Remember the Veterans Health Care Crisis?

Men sit outside the Raymond G. Murphy VA Medical Center in Albuquerque, N.M., Thursday, July 3, 2014. Men sit outside the Raymond G. Murphy VA Medical Center in Albuquerque, N.M., Thursday, July 3, 2014. Russell Contreras/AP

Having so far failed to complete reform legislation intended to ensure veterans don't die waiting for health care, lawmakers return facing significant unfinished business to show voters action before they go home to campaign in August.

The House and Senate are under the gun to show a response to reports that veterans have been left languishing for months on secret waiting lists for medical treatment, or never even getting onto such lists. Veterans are a popular constituency that neither party can afford to ignore, so the pressure is on to deliver something lawmakers can campaign on, before election season heats up.

But members serving on a joint House and Senate conference committee, tasked with hashing out veterans reform legislation, made little headway before recess.

The 28 committee members agreed they are committed to a bipartisan solution that will make it easier for veterans to receive the care they deserve. But several—particularly Republicans—remain hung up over concerns about estimates from the nonpartisan Congressional Budget Office that the reforms could cost as much as $50 billion a year.

The legislation would make it easier to remove incompetent Veterans Affairs Department leaders. It also aims to ensure veterans receive more timely care, including by letting veterans who live more than 40 miles from a VA health center seek care from private providers.

But lawmakers largely do not want to be seen doubling the government's cost of VA health care to achieve this goal.

Before recess, at the only public meeting of the conference committee, Sen. Richard Burr, R-N.C., who serves as the ranking member on the Senate Veterans Affairs Committee, blasted the CBO numbers, calling the agency's assumptions "ludicrous" and challenging it to back them up.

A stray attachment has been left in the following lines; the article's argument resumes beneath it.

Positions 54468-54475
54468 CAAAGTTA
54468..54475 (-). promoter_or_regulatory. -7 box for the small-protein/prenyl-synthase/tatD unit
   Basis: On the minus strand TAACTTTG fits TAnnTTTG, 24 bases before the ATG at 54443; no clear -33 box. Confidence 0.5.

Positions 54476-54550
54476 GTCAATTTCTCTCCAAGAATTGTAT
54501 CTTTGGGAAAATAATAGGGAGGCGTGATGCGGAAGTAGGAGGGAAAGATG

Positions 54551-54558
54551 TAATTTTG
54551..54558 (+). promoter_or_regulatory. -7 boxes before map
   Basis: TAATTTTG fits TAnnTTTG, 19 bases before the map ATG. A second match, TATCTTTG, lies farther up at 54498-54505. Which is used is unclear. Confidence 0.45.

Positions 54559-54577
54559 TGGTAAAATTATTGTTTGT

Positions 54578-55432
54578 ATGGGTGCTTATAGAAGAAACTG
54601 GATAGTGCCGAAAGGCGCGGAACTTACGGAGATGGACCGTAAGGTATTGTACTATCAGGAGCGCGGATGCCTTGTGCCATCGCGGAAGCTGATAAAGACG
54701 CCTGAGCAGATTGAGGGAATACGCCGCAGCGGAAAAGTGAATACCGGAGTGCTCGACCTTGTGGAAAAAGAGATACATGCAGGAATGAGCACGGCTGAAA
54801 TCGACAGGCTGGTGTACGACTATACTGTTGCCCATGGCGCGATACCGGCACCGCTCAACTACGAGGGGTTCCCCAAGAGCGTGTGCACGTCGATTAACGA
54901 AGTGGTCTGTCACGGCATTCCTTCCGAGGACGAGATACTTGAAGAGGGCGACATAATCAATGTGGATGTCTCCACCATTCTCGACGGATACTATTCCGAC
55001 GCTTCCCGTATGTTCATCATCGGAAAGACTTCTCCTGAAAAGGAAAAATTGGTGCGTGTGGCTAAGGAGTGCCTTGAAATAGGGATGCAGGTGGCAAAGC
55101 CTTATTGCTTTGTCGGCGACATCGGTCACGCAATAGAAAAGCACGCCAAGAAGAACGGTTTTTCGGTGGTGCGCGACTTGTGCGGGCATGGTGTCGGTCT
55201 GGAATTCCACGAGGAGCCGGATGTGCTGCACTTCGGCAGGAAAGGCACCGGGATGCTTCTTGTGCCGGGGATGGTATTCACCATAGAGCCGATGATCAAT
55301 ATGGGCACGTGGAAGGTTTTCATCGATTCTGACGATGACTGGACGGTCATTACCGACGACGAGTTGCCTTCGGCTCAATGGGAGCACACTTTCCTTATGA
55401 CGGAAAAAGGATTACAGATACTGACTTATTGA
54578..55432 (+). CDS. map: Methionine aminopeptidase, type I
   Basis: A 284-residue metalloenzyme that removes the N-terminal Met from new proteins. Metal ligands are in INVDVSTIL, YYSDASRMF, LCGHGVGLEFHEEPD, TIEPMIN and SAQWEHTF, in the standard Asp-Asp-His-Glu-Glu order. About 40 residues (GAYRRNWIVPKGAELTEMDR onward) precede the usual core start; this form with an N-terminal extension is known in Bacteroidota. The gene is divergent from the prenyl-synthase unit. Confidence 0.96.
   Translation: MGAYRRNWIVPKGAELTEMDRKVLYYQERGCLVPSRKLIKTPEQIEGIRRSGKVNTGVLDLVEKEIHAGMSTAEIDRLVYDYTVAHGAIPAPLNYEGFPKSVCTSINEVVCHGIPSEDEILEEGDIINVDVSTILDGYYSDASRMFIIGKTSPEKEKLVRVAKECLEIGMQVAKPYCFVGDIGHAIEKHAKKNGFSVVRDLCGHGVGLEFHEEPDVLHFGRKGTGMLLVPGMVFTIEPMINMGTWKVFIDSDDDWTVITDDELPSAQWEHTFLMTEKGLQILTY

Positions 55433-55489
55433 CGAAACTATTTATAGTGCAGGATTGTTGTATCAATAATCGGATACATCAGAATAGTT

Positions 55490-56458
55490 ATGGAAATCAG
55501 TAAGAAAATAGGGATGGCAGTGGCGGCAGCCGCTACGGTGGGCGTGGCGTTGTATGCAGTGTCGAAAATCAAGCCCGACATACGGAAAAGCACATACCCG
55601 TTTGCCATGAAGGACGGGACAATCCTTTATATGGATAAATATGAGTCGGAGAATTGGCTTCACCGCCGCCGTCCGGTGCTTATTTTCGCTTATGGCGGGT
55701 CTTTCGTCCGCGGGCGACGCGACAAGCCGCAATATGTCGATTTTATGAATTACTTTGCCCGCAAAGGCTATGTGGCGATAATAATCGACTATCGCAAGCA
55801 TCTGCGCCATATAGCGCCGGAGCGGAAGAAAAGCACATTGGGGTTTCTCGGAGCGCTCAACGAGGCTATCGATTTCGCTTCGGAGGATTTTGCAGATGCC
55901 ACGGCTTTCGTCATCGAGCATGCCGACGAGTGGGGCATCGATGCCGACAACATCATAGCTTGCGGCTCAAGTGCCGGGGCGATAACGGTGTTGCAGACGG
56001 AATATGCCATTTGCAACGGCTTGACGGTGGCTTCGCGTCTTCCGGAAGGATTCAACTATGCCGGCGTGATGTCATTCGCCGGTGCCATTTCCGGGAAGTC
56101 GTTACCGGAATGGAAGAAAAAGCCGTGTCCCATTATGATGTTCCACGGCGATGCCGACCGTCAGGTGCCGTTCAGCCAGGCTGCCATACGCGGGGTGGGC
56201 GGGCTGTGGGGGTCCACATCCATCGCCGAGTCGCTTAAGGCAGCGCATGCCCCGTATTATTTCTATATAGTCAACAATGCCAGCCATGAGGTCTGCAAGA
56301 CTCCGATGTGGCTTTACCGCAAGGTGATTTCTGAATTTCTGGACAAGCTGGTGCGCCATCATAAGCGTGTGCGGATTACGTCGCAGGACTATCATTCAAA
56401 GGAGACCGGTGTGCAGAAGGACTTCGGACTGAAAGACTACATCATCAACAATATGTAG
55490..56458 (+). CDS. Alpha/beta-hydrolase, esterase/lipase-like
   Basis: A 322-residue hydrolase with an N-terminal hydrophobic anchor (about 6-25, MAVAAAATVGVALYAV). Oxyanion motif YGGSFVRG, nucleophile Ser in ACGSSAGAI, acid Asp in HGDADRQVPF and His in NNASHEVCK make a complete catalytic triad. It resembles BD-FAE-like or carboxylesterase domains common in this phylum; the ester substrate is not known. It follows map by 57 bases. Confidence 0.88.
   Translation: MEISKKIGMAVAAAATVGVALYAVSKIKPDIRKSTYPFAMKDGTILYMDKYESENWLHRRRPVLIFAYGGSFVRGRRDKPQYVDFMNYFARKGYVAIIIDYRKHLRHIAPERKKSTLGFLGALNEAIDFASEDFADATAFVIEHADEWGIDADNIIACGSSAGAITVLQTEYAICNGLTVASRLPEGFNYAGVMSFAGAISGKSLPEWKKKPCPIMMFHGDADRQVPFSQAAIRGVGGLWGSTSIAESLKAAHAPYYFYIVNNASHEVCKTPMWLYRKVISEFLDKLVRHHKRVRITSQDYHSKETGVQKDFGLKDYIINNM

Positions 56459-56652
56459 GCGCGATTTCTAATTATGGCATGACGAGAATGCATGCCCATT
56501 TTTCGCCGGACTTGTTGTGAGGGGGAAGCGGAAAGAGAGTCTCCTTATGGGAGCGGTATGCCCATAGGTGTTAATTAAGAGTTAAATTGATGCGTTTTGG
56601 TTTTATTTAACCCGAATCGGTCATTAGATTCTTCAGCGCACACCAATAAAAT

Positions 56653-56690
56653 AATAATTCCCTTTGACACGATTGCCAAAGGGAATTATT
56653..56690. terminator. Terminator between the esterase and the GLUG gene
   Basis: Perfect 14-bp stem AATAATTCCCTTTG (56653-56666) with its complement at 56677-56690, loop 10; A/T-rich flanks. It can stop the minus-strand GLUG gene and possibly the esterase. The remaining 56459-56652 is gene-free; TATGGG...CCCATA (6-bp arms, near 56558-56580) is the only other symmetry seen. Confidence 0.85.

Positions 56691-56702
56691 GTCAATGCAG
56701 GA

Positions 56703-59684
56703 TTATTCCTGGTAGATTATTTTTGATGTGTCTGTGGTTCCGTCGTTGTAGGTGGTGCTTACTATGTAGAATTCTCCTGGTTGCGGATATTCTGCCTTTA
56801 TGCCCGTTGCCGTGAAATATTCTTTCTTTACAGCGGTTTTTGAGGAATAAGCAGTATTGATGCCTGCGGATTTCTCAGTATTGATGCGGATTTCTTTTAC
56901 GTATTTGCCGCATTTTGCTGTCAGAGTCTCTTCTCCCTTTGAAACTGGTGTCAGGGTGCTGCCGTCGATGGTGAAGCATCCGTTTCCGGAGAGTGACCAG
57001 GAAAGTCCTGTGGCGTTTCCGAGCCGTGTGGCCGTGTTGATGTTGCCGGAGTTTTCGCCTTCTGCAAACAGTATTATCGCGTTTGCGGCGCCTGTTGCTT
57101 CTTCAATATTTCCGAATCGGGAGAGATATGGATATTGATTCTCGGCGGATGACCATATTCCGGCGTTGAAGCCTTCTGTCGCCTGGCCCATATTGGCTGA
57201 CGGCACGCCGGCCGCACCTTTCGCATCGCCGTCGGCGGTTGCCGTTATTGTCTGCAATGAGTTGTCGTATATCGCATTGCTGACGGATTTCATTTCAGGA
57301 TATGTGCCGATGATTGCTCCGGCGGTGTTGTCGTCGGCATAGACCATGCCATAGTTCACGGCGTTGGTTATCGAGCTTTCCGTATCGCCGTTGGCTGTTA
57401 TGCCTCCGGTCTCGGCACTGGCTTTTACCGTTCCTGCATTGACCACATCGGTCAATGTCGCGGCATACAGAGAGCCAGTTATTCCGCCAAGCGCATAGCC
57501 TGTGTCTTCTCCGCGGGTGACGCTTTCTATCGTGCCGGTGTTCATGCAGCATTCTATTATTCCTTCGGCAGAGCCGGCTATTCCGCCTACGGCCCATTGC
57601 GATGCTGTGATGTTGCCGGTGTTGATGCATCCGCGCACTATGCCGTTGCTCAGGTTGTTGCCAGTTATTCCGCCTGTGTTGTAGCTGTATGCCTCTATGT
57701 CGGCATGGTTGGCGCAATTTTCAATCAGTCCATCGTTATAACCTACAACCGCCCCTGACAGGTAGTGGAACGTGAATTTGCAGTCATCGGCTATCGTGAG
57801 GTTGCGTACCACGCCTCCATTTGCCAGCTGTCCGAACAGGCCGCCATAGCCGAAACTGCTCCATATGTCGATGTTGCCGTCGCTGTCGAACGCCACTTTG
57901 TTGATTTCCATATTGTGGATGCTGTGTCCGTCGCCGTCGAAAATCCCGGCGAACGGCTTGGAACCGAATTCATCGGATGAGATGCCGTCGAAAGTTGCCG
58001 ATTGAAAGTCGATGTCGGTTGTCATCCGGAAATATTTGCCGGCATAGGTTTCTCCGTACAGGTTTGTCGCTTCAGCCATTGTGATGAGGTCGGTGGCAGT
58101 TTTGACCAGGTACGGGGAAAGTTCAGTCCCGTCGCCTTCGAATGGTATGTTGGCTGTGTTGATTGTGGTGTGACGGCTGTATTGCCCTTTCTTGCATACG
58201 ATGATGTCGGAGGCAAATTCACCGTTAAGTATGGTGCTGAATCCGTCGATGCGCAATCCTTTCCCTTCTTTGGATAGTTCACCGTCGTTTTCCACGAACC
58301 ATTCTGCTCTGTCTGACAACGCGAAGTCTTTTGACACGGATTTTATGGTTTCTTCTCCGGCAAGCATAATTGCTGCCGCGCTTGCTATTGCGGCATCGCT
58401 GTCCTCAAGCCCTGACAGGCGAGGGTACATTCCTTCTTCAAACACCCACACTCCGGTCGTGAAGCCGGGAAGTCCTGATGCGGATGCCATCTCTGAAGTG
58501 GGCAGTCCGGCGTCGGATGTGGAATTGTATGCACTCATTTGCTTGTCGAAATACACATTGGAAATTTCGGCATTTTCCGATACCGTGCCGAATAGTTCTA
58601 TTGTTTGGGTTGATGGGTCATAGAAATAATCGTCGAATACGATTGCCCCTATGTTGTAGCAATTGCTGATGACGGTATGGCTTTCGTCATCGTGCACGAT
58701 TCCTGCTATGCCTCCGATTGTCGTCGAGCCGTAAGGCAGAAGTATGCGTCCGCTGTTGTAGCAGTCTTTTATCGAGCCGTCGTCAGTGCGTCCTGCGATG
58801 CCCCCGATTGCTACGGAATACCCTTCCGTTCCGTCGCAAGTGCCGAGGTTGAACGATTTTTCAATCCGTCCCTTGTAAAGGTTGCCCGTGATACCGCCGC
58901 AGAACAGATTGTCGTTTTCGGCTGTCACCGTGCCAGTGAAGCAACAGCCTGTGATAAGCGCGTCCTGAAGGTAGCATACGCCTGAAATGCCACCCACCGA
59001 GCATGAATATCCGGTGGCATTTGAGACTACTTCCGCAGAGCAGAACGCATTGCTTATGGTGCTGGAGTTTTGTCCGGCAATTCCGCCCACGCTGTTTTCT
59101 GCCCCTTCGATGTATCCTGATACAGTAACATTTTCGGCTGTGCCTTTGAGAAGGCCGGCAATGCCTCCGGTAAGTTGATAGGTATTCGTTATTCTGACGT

Since then members and staff have met behind closed doors with CBO officials, asking for a justification of its assumptions. CBO has argued that because the legislation aims to improve access to VA health care and minimize wait times, veterans are likely to increase the amount of care they receive from the VA. And veterans who do not currently rely on the VA are also more likely to enroll in it and seek out this benefit.

Currently about 8 million of roughly 21 million veterans are enrolled in VA health care; of those, about 6. 5 million take advantage of it. CBO estimated that another 8 million eligible veterans might seek access to VA health care because of the improvements to its access that would be made through the legislation.

But some conference committee members are balking, challenging these predictions. They are asking CBO and the VA to come up with new estimates of what the legislation would cost if additional restrictions or limitations were placed on the expanded access to health care in a final bill.

"The first order of business is for VA and CBO to produce information regarding certain costs and considerations associated with possible reform permutations," said a congressional aide familiar with the negotiations.

No additional formal meetings of the full roster of conferees have been set, but individual members and staff continue to discuss ways to whittle down the projected costs of the reform.